"Conserving Western Pennsylvania’s Waterways"

WPC’s Approach to Watershed Conservation

As the grassroots watershed conservation movement has grown, the Western Pennsylvania Conservancy’s Watershed Conservation Program has been involved every step of the way.

Founded in 2001 as the Watershed Assistance Center, the program, now based in Blairsville, has worked with more than 500 watershed partners in all phases of restoring and protecting aquatic-based ecosystems.

“As soon as we established the center, our phone began ringing off the hook, and within two years we were up to a staff of 15,” said WPC’s Senior Director of Watershed Conservation and Conservation Services Nick Pinizzotto. ”Groups were getting millions of Growing Greener dollars from the state, but very few had the experience to obtain and use the money. We started as an assistance center, but now we do everything from scientific assessments to working with farmers and designing and constructing physical projects. We’re a comprehensive watershed conservation resource center unlike any other in the country.”

The Clarion River was once considered one of the “worst streams in the state.” Through conservation practices and resolve of citizens, it is now
considered one of the most scenic.
The Clarion River was once considered one of the “worst streams in the state.” Through conservation practices and resolve of citizens, it is now considered one of the most scenic.

Although the public may seldom see WPC staff members and volunteers as they remove dams or build habitat and bank protection structures on remote streams, their efforts have meant cleaner water for drinking and recreation in the hundreds of watersheds where they have worked.

Current efforts are focused on Little Mahoning and Tubmill creeks in the Ohio River watershed, with several other initiatives within the Juniata, West Branch Susquehanna and upper Allegheny River watersheds.

Empowering watershed residents to play a role in conservation is a key component of WPC’s mission. “Every watershed conservation plan begins with a public meeting because we want people to know what we’re doing and to tell us what they’d like to see,” said Kylie Maland, WPC watershed manager of the Upper Allegheny River and Lake Erie region. “We interview individuals based on the recommendations of a local steering committee. Those folks, in turn, make additional referrals until we have a web of people invested in improving the watershed.”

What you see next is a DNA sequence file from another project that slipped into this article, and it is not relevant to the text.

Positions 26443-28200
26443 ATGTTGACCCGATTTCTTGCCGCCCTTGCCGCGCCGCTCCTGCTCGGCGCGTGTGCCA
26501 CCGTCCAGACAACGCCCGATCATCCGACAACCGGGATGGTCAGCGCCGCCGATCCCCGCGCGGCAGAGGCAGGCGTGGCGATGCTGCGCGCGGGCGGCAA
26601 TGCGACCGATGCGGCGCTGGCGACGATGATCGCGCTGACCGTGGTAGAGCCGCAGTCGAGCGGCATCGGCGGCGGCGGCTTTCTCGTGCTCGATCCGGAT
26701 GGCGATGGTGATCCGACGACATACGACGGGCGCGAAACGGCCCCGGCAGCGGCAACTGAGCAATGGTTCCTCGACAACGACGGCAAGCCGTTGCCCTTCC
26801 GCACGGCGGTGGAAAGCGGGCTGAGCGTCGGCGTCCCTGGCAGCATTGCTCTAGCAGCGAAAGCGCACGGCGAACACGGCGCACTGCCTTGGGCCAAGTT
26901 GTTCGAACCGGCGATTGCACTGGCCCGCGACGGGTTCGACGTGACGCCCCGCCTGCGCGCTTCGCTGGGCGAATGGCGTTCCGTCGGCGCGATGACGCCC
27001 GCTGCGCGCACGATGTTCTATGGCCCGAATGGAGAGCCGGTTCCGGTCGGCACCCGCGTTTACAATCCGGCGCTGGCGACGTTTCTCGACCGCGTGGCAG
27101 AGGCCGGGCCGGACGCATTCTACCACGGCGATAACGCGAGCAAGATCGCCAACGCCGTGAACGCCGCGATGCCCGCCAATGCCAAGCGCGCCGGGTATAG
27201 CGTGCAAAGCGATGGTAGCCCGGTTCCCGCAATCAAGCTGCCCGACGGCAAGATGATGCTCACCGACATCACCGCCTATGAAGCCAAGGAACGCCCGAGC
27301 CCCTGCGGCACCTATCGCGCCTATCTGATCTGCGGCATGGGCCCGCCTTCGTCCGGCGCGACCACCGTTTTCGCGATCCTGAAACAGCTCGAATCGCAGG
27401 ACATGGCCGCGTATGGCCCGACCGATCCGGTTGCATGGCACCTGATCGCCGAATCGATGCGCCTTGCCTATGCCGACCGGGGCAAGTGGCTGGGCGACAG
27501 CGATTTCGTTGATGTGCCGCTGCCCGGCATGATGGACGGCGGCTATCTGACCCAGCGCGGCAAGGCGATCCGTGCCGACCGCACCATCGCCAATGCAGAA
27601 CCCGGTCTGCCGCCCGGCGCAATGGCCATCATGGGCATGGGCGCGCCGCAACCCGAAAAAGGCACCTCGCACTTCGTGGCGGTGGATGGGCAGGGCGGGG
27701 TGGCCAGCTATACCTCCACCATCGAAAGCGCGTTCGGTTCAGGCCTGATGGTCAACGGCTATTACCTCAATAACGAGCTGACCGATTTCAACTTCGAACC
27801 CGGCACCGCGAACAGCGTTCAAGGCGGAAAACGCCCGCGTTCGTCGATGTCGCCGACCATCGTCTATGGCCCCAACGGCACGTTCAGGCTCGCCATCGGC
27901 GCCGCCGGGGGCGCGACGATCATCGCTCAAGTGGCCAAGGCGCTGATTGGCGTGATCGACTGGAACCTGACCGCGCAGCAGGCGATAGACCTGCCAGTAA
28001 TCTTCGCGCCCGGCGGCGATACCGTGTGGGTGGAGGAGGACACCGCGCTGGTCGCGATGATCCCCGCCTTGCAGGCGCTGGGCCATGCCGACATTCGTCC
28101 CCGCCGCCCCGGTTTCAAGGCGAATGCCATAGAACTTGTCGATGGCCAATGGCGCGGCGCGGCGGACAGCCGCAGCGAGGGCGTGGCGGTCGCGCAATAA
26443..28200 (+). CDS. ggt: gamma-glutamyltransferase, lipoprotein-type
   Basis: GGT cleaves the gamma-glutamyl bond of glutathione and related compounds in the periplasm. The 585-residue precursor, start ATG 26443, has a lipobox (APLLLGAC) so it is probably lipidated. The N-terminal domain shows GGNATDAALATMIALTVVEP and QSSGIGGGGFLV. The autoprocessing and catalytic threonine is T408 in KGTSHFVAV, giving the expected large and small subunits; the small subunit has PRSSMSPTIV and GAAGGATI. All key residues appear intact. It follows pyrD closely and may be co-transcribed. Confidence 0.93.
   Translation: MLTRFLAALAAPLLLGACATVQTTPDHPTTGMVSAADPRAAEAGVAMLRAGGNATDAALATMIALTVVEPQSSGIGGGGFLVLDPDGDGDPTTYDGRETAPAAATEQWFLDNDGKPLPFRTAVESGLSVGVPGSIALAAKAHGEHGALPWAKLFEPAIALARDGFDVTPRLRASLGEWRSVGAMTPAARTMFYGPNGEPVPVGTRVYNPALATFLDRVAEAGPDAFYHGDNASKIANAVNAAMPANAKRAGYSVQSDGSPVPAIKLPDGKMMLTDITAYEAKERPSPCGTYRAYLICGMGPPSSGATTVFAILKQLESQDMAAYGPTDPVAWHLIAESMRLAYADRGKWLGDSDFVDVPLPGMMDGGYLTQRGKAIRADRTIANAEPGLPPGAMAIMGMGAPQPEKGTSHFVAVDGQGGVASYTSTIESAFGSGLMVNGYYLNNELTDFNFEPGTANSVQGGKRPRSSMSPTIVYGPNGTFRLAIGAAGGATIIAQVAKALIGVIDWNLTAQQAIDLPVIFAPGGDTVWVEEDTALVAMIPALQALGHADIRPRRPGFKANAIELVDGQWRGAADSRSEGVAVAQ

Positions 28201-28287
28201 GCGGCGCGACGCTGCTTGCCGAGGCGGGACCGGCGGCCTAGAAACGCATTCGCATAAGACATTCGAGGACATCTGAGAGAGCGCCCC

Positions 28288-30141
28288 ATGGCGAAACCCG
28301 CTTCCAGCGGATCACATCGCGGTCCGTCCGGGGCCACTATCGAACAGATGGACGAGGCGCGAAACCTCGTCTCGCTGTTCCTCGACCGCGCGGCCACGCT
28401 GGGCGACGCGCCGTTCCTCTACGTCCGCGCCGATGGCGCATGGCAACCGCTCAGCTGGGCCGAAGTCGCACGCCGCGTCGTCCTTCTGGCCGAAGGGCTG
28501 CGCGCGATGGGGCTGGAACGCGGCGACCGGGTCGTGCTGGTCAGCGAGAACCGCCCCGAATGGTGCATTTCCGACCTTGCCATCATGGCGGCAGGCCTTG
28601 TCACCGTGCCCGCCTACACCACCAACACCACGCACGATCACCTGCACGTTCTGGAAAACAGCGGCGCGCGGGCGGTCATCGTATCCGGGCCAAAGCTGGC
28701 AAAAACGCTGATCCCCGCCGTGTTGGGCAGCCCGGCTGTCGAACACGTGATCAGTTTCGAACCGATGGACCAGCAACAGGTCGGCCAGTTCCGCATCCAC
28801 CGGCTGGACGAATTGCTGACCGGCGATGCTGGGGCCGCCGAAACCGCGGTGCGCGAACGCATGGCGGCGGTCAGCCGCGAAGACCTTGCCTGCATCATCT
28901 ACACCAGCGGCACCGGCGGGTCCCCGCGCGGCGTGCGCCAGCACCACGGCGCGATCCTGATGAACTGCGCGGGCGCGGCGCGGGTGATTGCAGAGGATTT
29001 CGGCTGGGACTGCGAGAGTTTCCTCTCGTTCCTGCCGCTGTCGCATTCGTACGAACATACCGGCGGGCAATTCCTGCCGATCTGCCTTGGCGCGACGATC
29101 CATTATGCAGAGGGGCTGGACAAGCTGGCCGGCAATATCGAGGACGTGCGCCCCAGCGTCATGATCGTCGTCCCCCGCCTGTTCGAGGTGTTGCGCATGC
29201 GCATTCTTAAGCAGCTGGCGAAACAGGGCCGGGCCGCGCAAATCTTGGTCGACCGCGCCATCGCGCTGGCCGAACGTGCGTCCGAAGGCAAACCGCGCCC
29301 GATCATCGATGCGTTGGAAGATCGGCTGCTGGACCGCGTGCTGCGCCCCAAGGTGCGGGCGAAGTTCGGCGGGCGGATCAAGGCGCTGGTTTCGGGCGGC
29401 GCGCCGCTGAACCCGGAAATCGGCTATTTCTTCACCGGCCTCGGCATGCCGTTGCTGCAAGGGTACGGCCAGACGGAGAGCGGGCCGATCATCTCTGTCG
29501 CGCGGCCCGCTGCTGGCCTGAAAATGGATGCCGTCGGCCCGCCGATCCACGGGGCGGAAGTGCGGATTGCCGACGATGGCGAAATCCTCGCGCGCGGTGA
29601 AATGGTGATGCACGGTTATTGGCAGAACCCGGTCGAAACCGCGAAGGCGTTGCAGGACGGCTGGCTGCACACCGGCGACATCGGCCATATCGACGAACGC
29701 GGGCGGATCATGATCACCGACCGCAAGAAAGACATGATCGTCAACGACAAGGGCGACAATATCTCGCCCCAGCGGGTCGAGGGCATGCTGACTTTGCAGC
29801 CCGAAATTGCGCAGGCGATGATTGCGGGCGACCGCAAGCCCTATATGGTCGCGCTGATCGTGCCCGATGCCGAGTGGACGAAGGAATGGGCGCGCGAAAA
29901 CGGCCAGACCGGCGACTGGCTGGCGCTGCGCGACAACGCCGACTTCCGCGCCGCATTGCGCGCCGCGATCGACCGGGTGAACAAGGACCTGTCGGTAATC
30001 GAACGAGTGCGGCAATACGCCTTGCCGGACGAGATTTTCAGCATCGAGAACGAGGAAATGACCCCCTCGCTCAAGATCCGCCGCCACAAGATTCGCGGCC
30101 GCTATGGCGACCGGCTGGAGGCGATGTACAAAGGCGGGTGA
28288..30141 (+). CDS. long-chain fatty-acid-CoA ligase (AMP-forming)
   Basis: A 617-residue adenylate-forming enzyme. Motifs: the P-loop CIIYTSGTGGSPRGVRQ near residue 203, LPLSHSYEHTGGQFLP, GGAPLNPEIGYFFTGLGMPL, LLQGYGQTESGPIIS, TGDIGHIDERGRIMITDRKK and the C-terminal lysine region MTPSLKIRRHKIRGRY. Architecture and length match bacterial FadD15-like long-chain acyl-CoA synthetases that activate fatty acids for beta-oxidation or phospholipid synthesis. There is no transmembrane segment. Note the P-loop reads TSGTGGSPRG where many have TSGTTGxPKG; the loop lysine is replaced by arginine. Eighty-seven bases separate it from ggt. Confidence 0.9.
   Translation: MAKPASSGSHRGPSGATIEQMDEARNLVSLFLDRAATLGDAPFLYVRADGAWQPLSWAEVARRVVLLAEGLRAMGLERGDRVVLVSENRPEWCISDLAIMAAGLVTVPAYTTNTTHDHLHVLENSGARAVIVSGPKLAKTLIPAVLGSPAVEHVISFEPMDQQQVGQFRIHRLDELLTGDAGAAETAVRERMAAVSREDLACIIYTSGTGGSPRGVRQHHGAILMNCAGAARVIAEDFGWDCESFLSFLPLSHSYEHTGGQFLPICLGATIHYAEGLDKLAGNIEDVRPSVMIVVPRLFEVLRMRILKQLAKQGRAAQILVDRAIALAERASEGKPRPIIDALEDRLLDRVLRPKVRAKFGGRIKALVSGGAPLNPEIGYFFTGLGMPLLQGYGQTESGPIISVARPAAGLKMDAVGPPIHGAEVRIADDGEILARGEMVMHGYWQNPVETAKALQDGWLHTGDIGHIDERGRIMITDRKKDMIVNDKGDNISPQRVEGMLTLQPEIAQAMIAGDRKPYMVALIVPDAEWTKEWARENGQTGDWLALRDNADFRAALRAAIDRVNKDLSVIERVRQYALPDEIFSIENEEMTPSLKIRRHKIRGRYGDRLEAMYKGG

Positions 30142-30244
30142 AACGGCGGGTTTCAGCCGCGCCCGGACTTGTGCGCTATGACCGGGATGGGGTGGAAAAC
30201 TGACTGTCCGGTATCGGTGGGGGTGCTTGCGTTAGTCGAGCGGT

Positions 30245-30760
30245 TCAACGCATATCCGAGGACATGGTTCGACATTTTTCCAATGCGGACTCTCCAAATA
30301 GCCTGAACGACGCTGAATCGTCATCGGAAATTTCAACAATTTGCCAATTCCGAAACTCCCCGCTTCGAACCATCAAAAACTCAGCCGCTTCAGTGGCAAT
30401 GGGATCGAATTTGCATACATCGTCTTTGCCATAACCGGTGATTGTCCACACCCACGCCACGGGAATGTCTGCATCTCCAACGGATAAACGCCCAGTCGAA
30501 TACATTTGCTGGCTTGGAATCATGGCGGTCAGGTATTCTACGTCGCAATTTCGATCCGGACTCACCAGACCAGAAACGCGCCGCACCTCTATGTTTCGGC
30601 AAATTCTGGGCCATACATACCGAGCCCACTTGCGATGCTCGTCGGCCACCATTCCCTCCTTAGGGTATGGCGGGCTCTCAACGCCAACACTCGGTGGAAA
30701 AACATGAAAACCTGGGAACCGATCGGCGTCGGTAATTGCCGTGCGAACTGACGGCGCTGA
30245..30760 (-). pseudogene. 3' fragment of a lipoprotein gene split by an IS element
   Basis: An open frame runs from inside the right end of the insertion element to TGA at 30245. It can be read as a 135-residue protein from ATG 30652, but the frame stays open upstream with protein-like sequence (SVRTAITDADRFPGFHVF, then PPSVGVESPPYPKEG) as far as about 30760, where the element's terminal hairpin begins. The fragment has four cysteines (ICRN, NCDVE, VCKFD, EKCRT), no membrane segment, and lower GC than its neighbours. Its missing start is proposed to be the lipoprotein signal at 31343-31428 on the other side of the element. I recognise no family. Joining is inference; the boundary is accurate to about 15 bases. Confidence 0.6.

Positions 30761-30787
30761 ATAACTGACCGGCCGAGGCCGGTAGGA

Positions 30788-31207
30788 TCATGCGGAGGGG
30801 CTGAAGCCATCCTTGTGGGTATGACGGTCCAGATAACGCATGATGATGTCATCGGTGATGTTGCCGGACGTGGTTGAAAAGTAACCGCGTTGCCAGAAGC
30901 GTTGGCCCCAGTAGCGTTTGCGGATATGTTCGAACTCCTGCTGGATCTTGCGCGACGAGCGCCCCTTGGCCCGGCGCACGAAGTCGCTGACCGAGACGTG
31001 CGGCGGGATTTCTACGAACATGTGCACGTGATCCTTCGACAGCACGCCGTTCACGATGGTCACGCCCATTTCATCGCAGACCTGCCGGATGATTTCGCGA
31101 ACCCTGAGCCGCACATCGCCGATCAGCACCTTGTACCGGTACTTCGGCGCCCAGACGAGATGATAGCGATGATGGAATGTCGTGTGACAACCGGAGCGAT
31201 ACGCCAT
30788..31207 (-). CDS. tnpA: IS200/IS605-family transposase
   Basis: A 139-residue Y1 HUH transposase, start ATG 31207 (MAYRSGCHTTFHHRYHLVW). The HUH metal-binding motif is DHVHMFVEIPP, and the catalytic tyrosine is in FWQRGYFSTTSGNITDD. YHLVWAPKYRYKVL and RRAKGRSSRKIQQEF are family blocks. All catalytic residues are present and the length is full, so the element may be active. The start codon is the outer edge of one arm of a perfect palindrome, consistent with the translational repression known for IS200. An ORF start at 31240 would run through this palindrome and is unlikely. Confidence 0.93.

"The public is asked to review the draft conservation plan and celebrate its completion," Maland said. “We invigorate people to begin implementation, and seek feedback on our progress with public surveys at coffee shops and other local gathering spots.

In addition to the hundreds of grassroots watershed associations and other volunteer-based organizations, WPC also works with government partners. “We’ve done a lot of work with the Pennsylvania Fish and Boat Commission, conducting freshwater mussel and fish surveys, stabilizing stream banks and improving aquatic habitat,” said Pinizzotto. “And we have partnered with the Pennsylvania Department of Environmental Protection on dozens of abandoned mine drainage projects, including construction of treatment facilities.”

WPC assists the U.S. Department of Agriculture Natural Resource Conservation Service (NRCS) in encouraging best practices on farmlands. “In many cases NRCS has limited staff resources to meet the demands of agricultural producers who want to improve conservation practices on their farms,” said Pinizzotto.

“We help farmers navigate complicated government programs so that the direct cost to them is limited. In many cases, we are able to design and implement conservation practices such as stream bank fencing and stabilized stream crossings for cattle and equipment. We also develop state and federal manure management plans for farmers and help them understand how practices like rotational grazing can regenerate paddocks and reduce erosion.”

Rural roads are also a major cause of stream sedimentation. In just the past two years, WPC has worked with townships and county conservation districts to improve drainage and stabilize nearly 15 miles of unpaved surfaces.

Impacts to ground and surface water often occur out of sight, and WPC has spearheaded the replacement and repair of aging septic systems. “Townships are getting better about enforcing sewage violations, but it’s a touchy situation, since failing systems can be a huge expense for property owners,” said Jennifer Bennett, WPC watershed manager for the Juniata and Potomac Region. Effluent in that region impacts High Quality Coldwater Fisheries and accounts for four percent of pollution in the Chesapeake Bay.

WPC’s Morrison Cove On-Lot Septic Program has educated 90 homeowners in septic system maintenance and distributed more than $60,000 toward replacing or repairing systems since 2006. “The cost-sharing has been especially popular since there was no other help for landowners before our program came along,” Bennett said.

WPC also reaches out to schools in project areas, such as Marion Center Area High School in the Little Mahoning watershed, where 100 ninth grade earth science students participated in two stream excursions this year. “They saw fish and bugs and mussels and loved it,” said Eric Chapman, WPC director of aquatic science. “They took part in actual scientific studies. It’s something they talked about for a long time.”